U of M hosting national conference to debate research on humans

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The testing of psychiatric drugs on humans has been a hot-button topic at the University of Minnesota this year, and it will stay that way right into December.

The U of M is hosting a conference next week called "Research with Human Participants: The National Debate." The Dec. 2 event at Coffman Theater will include researchers, policymakers, bioethicists, and patient advocates from around the country, the university says. It released the agenda and biographies of the speakers Monday.

Markingson case spawned criticism

Research on humans has been a turbulent topic at the U of M this year largely because of a 2004 incident that's been scrutinized in recent months.

The suicide of Dan Markingson that year, while he was enrolled in the clinical trial of an anti-psychotic drug, was the subject of two reports this spring that criticized the university for ethical lapses.

After the second report, which came from Minnesota's legislative auditor, the university suspended enrollment in psychiatric drug trials while it worked on improving protection of the people who took part in them.

The critics slamming the U of M included one of its own professors, bioethicist Carl Elliot, who argued in a New York Times article and opinion piece that the money available from the private companies that fund many drug trials creates incentives for researchers to take unethical steps – such as pressuring vulnerable people to enroll in studies and keeping patients in those studies even when they're not doing well.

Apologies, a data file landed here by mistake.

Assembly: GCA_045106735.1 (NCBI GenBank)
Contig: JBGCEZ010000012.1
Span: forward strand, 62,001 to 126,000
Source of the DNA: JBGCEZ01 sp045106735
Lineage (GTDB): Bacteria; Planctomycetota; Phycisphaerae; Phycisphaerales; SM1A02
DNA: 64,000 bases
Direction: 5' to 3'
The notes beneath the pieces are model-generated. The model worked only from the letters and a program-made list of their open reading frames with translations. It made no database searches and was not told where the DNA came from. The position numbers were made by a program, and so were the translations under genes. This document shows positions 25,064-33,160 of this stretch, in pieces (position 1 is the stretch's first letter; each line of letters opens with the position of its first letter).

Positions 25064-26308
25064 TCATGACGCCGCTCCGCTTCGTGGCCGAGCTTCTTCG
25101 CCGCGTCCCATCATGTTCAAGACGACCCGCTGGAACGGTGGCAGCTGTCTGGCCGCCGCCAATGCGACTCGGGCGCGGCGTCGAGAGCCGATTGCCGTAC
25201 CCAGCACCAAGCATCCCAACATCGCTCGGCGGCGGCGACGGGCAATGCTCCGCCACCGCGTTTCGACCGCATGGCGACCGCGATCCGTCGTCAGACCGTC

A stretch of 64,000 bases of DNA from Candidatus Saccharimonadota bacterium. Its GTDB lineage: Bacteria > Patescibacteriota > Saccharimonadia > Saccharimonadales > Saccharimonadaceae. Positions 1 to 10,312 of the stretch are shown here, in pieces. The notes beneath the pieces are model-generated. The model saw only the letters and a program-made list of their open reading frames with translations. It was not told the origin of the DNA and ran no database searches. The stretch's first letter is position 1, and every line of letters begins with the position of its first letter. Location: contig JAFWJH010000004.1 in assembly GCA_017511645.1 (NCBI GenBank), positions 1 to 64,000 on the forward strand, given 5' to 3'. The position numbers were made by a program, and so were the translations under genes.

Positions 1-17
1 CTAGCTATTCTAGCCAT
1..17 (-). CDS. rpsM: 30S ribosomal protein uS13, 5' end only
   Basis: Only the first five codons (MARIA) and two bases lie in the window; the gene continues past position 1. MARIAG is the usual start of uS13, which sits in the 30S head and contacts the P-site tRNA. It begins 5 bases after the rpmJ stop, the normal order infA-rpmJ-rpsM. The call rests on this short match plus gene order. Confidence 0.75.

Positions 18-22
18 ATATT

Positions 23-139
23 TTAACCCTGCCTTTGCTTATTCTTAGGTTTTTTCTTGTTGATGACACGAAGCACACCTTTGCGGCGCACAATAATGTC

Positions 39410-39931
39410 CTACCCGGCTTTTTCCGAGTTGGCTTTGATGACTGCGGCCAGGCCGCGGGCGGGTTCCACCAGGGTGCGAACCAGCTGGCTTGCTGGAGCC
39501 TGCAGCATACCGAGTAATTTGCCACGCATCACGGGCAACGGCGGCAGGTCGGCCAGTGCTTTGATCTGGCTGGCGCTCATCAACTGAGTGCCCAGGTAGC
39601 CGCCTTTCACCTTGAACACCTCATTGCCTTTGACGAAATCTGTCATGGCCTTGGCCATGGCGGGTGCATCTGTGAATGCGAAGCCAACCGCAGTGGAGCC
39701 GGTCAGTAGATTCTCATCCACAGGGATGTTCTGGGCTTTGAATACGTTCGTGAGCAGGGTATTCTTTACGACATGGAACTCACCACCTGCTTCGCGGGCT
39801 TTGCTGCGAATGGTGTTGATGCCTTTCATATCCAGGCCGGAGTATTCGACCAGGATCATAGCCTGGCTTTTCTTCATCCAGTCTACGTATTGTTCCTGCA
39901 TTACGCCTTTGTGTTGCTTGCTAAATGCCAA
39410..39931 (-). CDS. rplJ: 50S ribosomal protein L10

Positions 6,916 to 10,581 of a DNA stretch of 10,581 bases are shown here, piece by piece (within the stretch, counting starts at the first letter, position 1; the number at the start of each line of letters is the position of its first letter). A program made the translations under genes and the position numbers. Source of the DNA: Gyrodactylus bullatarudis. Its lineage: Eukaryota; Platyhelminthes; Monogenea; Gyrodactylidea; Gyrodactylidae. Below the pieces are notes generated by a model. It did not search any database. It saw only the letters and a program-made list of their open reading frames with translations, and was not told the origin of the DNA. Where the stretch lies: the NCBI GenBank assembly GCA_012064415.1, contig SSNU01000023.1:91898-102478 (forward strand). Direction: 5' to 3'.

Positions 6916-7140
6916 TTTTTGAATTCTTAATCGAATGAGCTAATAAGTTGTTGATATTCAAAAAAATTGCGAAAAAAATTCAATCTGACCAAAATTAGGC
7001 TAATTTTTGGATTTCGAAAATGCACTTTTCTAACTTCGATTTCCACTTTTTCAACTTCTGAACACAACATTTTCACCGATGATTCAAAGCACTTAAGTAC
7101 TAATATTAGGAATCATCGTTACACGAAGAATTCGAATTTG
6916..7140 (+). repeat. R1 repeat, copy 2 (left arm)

Elliot argued U of M administrators had been more focused on covering up ethical breaches than on dealing with them. He will be among the speakers at next week's conference.

Changes in the works

U of M President Eric Kaler promised in April that the university would help lead change in the field of research involving human subjects.

The U of M's office of the Vice President of Research, which put together the Dec. 2 conference, oversees the Human Research Protection Program.

This summer the university's Board of Regents approved stricter rules aimed at doing more to protect patients and improve accountability and transparency.

Susan Wolf, who chaired the planning committee for next week's event, told the Minnesota Daily the conference will focus on gray areas regarding the consent of mental health patients, economic conflicts of interest, research involving vulnerable groups, and the community's role in the research process.

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